On installing and configuring Sun’s Open-Source Java implementation on Ubuntu Linux

I’ve written a series of posts recently on uploading photos to Flickr. When I tried to use a tool to help do that on Ubuntu Linux I wound up having to install a Sun implementation of Java; see my post How to install a specific version of Java on Ubuntu.

I said how during the install an editor window is opened and you have to navigate that window to click on “OK,” and so accept Sun’s license before the install will continue.

Why is that? Didn’t Sun announce that they are now the providers of Free and Open Source Java?

Indeed they did, in a massive press barrage that was fired off almost a year ago. Today their web site proclaims, “Always open. Now free.”

Open. Free. Sounds good to me. Let’s go get it, so we won’t have to click on any license agreements and can use of the same code that Sun’s open-source community is improving each and every day. Let’s help them out. Maybe we’ll find a bug, in which case we can send in a detailed report to the team, knowing they will fix it — making our own small contribution to open-source Java.

There is a link on Sun’s page, Get the Source. When you visit that you find a a link Subversion: Accessing the source code repository.

Got it. Off to that page. Here is what it says:

Accessing the source code repository:

Access the source code repository for this project in one of following ways:

  • Browse source code online to view this project’s directory structure and files.
  • Check out source code with a Subversion client using the following command. Note: replace the last username with your own username.
          svn checkout https://openjdk.dev.java.net/svn/openjdk/trunk openjdk --username username

Isn’t that great? All we have to do is download the code, compile that sucker, and away we go?

But hold on. Don’t open-source projects usually provide recent releases in binary form, so we won’t have to go through the whole process of starting from scratch? Are they assuming we’re all experts who know how to do it?

No problem: there is a section called “Binaries.” Ah, the promised land.

Oops. The phrase “Binaries” is followed by the cautionary note “coming soon, see the Free and Open Source Java: FAQ.

Soon? How about now! You’ve had almost a year, folks. How soon is “soon?”

But what’s the problem? Why not just download the source, compile it, and run it?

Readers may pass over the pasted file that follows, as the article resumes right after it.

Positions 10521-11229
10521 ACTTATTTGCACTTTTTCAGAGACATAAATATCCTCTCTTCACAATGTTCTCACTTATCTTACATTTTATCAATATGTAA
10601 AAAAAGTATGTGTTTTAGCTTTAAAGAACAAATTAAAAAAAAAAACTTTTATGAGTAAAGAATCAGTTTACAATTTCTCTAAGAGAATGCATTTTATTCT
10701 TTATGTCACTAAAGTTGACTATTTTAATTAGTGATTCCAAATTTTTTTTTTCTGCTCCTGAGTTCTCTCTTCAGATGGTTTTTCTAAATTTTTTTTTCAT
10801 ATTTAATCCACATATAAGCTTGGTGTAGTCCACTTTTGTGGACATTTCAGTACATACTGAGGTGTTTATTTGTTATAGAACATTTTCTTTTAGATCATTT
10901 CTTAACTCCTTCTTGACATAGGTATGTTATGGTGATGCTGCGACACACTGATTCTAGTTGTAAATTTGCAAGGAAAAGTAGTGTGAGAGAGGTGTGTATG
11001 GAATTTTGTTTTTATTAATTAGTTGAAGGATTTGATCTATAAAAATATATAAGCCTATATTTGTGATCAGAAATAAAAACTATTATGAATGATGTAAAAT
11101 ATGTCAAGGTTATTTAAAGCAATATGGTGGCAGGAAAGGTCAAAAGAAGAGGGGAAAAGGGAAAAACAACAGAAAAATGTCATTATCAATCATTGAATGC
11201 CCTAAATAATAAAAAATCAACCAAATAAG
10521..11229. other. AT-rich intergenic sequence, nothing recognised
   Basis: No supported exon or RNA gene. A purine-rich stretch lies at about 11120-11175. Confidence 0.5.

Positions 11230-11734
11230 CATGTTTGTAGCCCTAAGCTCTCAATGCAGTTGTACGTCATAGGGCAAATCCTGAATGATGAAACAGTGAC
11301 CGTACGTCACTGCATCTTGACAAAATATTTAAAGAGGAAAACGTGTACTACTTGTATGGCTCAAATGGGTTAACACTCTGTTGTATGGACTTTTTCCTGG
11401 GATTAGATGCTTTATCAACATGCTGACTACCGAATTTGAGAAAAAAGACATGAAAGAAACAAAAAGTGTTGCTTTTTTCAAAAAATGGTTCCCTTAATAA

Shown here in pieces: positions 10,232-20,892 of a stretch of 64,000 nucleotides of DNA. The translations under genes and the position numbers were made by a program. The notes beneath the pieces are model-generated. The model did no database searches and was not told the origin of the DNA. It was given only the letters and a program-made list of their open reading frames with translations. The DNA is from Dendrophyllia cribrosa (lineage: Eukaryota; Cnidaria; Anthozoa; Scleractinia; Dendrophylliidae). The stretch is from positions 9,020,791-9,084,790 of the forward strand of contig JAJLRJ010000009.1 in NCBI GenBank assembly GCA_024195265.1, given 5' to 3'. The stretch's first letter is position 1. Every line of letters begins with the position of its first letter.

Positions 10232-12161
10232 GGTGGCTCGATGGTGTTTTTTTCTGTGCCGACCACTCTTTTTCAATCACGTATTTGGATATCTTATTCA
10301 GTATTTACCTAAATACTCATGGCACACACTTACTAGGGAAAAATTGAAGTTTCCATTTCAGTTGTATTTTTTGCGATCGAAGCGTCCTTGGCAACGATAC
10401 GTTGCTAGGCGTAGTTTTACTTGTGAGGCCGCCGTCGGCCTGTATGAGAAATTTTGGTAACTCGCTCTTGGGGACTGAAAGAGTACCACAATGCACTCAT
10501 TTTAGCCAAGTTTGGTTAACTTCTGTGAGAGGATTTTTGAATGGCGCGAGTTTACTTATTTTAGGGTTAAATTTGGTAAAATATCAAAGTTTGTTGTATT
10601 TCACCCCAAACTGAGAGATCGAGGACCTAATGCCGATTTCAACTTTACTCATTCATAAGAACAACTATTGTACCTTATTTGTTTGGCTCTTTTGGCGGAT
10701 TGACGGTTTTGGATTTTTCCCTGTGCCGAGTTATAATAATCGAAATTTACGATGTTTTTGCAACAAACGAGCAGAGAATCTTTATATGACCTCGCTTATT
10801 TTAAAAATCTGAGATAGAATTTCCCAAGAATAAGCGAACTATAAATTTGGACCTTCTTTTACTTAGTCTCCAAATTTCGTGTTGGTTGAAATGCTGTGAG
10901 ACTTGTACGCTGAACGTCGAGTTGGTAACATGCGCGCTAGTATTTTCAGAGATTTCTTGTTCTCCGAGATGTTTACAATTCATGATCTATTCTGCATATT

It’s not that easy. Java is big, very big.

And even if you do manage to build it, how do you know that you got it right. Shouldn’t you have some tests on hand to verify that you built it straight and true?

This brings to mind the posts I wrote just after Sun’s announcement, anticipating just this sort of problem:

I hope I’m wrong, but I suspect you can’t just do “sudo apt-get install sun-open-source-java-jre” quite yet. You’ll have to wait a while. After all, after waiting a year, what’s the rush?

This really shouldn’t surprise me. Sun started making noises about making Java open-source almost a decade ago, about the same time that some folks started up the “Linux versus GNU/Linux” fiasco.

The more things change, the more they stay the same.

Dealing with Sun, Java and the release of Sun’s Java in open-source form for close to a decade has been so frustrating that if a magic genie were to appear, offering to help me wreak my vengeance, I would reply:

Please, please. Have Sun change their stock symbol from SUNW to JAVA. That’s all I ask. Let it be a symbol unto the generations.

As for configuring and installing Sun’s Open-Source Java implementation on Ubuntu Linux, good luck.

You’ll need it.


  1. Posted September 17, 2007 at 04:48 | Permalink | Reply

    Uh, binaries in open source projects? What would that be good for? I’ve yet to see official binaries of Eclipse from Eclipse that ‘just work’ on my Debian box, for example, never mind integrating themselves into the package management of the platform. So for all practical purposes, Eclipse binaries are useless for me. Source, otoh, is useful for me, as it lets the Debian Eclipse packagers turn out binaries I can actually use, and that integrate into my operating system as they should.

    Binaries are something you release for Windows / OS X / platform stuck without a native packaging solution. For the rest, you let the distributions take care of them, unless you feel desperate to support random people hosing their operating system installations by following bad advice on some random, out of date web page. For the largest part, installing Java on Linux was so awful because Sun insisted on providing the one binary that fits all, and people had to resort to all sorts of hacks to make them fit into their actual package management solutions.

  2. Posted September 17, 2007 at 11:49 | Permalink | Reply

    Check out http://icedtea.classpath.org/

    On Fedora 8 test 2 just yum install it:
    yum install java-1.7.0-icedtea

    For Debian and derivatives try:
    IcedTea – a first step towards OpenJDK

    Sun doesn’t have to do it alone, the community helps.

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